Myles, B. S., Endow, J., & Mayfield, M. (2013).  The Hidden Curriculum of Getting and Keeping a Job: Navigating the Social Landscape of Employment. Shawnee Mission, KS: AAPC Publishing.

Originally written for and published by Ollibean on Dec. 9, 2016
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My Visual Waves of Autistic Thinking

I am an autistic woman who thinks in a variety of ways – all of them being visual. One of those ways is with thought waves. Here is a description:

Thought Waves

The sound

           And movement
                   
                    Of colors
                              IS
                    The “stuff” of my thinking

Moving parts

And color sounds

Is what I watch

When contemplating

What you are saying

Or in private

Is a generation of complex idea thinking

A moving, sounding, mesmerizing,

Extrapolating process

Is my thought wave

Time taking

Color thinking

When people talk to me my brain responds by automatically creating and matching an internal thought wave to the words I hear. The thought wave is made of moving color pulsations that generate sounds. Even though spoken words are the medium most often used by people to communicate with me, I am wired to connect to these words through the sound and movement of colors.

Once the movement and pulsation of sound in the thought wave is stable enough I can translate it into words. This is the way I think. It moves quite fast, but even so, tends to be slower than the speed of conversation. Because speed is so valued by society we tend to give people no more than a few seconds to respond to our spoken words. (Endow, 2013).

Thus, my visual way of thinking, when I am in conversation with others often means my timing is off. This comes to light in a couple of different ways. By the time I have a response to something that was said, the conversation has moved on so the response seems awkward, as it doesn’t fit into the moved on conversation.

Another thing that happens when I am in a group conversation is I tend to talk over people. It is not intentional. What happens is my timing is off. Either I say nothing, as it is not apparent to me where to jump in and when it is apparent the words don’t fall out of my mouth in synch with my thoughts. By the time I start to say my words the space in the conversation has gone by and my words start during the time the next person has started talking. Some days this is more noticeable than other days. It is impacted by my state of sensory regulation (Endow, 2013).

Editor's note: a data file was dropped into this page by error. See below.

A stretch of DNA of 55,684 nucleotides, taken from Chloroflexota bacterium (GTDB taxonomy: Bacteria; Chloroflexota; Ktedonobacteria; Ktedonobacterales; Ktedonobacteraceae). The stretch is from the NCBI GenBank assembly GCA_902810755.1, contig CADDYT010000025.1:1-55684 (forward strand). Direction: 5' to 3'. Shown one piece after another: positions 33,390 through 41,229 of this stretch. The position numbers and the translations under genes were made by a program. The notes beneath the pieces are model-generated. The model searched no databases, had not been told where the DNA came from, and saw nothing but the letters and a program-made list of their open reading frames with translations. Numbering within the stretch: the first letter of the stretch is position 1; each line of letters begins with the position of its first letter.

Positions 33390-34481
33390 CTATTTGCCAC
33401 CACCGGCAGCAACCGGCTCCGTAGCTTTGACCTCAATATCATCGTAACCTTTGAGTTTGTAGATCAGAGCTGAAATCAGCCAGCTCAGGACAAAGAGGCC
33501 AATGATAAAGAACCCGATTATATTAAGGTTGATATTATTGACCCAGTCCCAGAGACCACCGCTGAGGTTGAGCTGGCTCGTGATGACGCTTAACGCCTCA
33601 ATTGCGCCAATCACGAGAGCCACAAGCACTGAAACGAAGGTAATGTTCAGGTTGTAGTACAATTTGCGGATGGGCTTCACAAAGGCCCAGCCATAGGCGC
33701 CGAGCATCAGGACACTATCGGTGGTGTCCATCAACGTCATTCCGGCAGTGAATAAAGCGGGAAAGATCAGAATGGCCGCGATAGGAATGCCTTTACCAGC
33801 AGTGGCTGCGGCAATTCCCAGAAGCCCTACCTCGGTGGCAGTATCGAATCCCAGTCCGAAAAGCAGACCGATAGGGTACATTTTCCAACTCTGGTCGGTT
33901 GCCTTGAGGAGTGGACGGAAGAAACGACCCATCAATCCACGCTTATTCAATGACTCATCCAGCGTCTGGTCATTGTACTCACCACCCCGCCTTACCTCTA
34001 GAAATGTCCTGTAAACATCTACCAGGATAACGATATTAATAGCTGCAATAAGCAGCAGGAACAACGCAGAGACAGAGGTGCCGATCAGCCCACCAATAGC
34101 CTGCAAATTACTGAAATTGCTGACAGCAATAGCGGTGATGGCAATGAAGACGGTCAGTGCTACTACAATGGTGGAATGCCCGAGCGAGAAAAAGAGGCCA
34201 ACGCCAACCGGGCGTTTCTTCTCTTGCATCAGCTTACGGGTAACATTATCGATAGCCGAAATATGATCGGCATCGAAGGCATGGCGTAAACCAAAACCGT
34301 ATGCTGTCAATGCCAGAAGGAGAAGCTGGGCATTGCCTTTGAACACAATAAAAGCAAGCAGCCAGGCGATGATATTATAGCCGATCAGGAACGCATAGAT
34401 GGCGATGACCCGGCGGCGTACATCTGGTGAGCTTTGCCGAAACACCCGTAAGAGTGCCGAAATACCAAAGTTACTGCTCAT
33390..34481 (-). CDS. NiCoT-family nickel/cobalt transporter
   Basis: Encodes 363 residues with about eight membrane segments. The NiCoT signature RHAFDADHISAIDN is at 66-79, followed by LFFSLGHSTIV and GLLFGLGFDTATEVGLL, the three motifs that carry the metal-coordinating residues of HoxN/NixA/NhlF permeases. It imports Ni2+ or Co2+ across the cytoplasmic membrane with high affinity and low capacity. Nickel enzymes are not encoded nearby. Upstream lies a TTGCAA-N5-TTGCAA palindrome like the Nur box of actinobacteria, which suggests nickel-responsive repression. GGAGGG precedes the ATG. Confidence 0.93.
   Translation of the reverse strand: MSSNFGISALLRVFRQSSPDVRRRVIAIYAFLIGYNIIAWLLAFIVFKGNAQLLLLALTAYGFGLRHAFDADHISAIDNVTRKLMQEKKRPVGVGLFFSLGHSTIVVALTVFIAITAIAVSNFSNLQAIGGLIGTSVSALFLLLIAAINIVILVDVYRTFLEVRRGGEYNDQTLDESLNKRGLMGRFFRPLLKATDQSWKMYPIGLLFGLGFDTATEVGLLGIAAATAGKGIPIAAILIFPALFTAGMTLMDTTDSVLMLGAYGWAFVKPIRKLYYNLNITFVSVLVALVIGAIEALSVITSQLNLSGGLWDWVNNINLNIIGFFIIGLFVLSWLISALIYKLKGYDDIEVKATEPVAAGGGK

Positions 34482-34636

Selection adapted from Autistically Thriving: Reading Comprehension, Conversational Engagement, and Living a Self-Determined Life Based on Autistic Neurology

Note: The author is autistic, intentionally uses identity-first language (rather than person-first language), and invites the reader, if interested, to do further research on the preference of most autistic adults to refer to themselves using identity-first language.

BOOKS   BY JUDY ENDOW

Endow, J. (2019).  Autistically Thriving: Reading Comprehension, Conversational Engagement, and Living a Self-Determined Life Based on Autistic Neurology.  Lancaster, PA: Judy Endow.

Endow, J. (2012).  Learning the Hidden Curriculum: The Odyssey of One Autistic AdultShawnee Mission, KS: AAPC Publishing.

Endow, J. (2006).  Making Lemonade: Hints for Autism’s Helpers. Cambridge, WI: CBR Press.

Endow, J. (2013).  Painted Words: Aspects of Autism Translated. Cambridge, WI: CBR Press.

Endow, J. (2009).  Paper Words: Discovering and Living With My Autism. Shawnee Mission, KS: AAPC Publishing.

Endow, J. (2009).  Outsmarting Explosive Behavior: A Visual System of Support and Intervention for Individuals With Autism Spectrum Disorders. Shawnee Mission, KS: AAPC Publishing.

Endow, J. (2010).  Practical Solutions for Stabilizing Students With Classic Autism to Be Ready to Learn: Getting to Go. Shawnee Mission, KS: AAPC Publishing.

Myles, B. S., Endow, J., & Mayfield, M. (2013).  The Hidden Curriculum of Getting and Keeping a Job: Navigating the Social Landscape of Employment. Shawnee Mission, KS: AAPC Publishing.